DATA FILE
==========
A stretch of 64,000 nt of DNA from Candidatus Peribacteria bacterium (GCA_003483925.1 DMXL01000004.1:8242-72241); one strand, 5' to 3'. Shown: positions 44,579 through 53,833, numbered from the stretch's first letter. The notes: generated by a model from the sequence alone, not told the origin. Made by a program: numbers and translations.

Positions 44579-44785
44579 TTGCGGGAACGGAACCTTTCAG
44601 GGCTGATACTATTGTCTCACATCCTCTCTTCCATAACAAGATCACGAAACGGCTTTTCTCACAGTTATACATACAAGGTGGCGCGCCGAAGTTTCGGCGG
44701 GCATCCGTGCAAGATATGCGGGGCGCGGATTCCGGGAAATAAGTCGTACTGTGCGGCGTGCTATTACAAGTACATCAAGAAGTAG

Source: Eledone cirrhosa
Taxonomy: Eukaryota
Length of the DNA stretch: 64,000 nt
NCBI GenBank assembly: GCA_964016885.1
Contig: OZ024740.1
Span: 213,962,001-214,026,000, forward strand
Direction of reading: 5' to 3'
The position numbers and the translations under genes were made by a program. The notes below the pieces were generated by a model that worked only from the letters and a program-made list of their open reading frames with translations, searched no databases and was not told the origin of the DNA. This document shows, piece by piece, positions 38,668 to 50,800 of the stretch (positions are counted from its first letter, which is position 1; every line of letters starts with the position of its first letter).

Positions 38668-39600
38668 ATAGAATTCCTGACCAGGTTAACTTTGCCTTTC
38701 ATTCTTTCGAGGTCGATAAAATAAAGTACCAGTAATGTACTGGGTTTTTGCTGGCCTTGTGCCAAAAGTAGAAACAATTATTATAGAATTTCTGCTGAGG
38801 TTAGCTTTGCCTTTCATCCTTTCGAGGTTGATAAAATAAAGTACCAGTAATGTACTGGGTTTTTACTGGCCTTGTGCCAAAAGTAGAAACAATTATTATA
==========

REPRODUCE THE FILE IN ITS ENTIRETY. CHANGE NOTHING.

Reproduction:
A stretch of 64,000 nt of DNA from Candidatus Peribacteria bacterium (GCA_003483925.1 DMXL01000004.1:8242-72241); one strand, 5' to 3'. Shown: positions 44,579 through 53,833, numbered from the stretch's first letter. The notes: generated by a model from the sequence alone, not told the origin. Made by a program: numbers and translations.

Positions 44579-44785
44579 TTGCGGGAACGGAACCTTTCAG
44601 GGCTGATACTATTGTCTCACATCCTCTCTTCCATAACAAGATCACGAAACGGCTTTTCTCACAGTTATACATACAAGGTGGCGCGCCGAAGTTTCGGCGG
44701 GCATCCGTGCAAGATATGCGGGGCGCGGATTCCGGGAAATAAGTCGTACTGTGCGGCGTGCTATTACAAGTACATCAAGAAGTAG

Source: Eledone cirrhosa
Taxonomy: Eukaryota
Length of the DNA stretch: 64,000 nt
NCBI GenBank assembly: GCA_964016885.1
Contig: OZ024740.1
Span: 213,962,001-214,026,000, forward strand
Direction of reading: 5' to 3'
The position numbers and the translations under genes were made by a program. The notes below the pieces were generated by a model that worked only from the letters and a program-made list of their open reading frames with translations, searched no databases and was not told the origin of the DNA. This document shows, piece by piece, positions 38,668 to 50,800 of the stretch (positions are counted from its first letter, which is position 1; every line of letters starts with the position of its first letter).

Positions 38668-39600
38668 ATAGAATTCCTGACCAGGTTAACTTTGCCTTTC
38701 ATTCTTTCGAGGTCGATAAAATAAAGTACCAGTAATGTACTGGGTTTTTGCTGGCCTTGTGCCAAAAGTAGAAACAATTATTATAGAATTTCTGCTGAGG
38801 TTAGCTTTGCCTTTCATCCTTTCGAGGTTGATAAAATAAAGTACCAGTAATGTACTGGGTTTTTACTGGCCTTGTGCCAAAAGTAGAAACAATTATTATA